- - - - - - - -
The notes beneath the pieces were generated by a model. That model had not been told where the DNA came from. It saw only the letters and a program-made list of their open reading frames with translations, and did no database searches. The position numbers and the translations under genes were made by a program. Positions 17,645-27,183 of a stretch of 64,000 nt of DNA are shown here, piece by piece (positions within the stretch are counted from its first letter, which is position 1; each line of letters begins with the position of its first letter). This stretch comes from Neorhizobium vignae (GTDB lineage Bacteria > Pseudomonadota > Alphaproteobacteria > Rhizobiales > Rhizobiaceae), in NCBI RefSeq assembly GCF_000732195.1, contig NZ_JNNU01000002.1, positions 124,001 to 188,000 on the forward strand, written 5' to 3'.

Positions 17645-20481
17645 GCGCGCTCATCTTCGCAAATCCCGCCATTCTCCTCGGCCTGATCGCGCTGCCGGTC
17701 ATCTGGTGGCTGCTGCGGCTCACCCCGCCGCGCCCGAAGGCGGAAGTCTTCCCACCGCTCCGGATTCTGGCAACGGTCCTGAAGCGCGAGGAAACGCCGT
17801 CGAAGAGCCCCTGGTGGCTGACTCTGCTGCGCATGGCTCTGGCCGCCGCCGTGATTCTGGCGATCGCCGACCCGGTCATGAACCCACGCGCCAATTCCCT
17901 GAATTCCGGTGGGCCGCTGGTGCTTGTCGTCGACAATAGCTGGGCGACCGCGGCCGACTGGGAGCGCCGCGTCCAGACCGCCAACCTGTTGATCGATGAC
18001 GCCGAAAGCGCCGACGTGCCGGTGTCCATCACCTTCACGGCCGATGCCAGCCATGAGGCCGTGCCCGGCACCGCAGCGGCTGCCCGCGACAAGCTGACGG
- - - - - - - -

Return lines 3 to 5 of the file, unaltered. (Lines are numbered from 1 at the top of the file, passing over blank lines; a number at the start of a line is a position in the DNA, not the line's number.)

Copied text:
17645 GCGCGCTCATCTTCGCAAATCCCGCCATTCTCCTCGGCCTGATCGCGCTGCCGGTC
17701 ATCTGGTGGCTGCTGCGGCTCACCCCGCCGCGCCCGAAGGCGGAAGTCTTCCCACCGCTCCGGATTCTGGCAACGGTCCTGAAGCGCGAGGAAACGCCGT
17801 CGAAGAGCCCCTGGTGGCTGACTCTGCTGCGCATGGCTCTGGCCGCCGCCGTGATTCTGGCGATCGCCGACCCGGTCATGAACCCACGCGCCAATTCCCT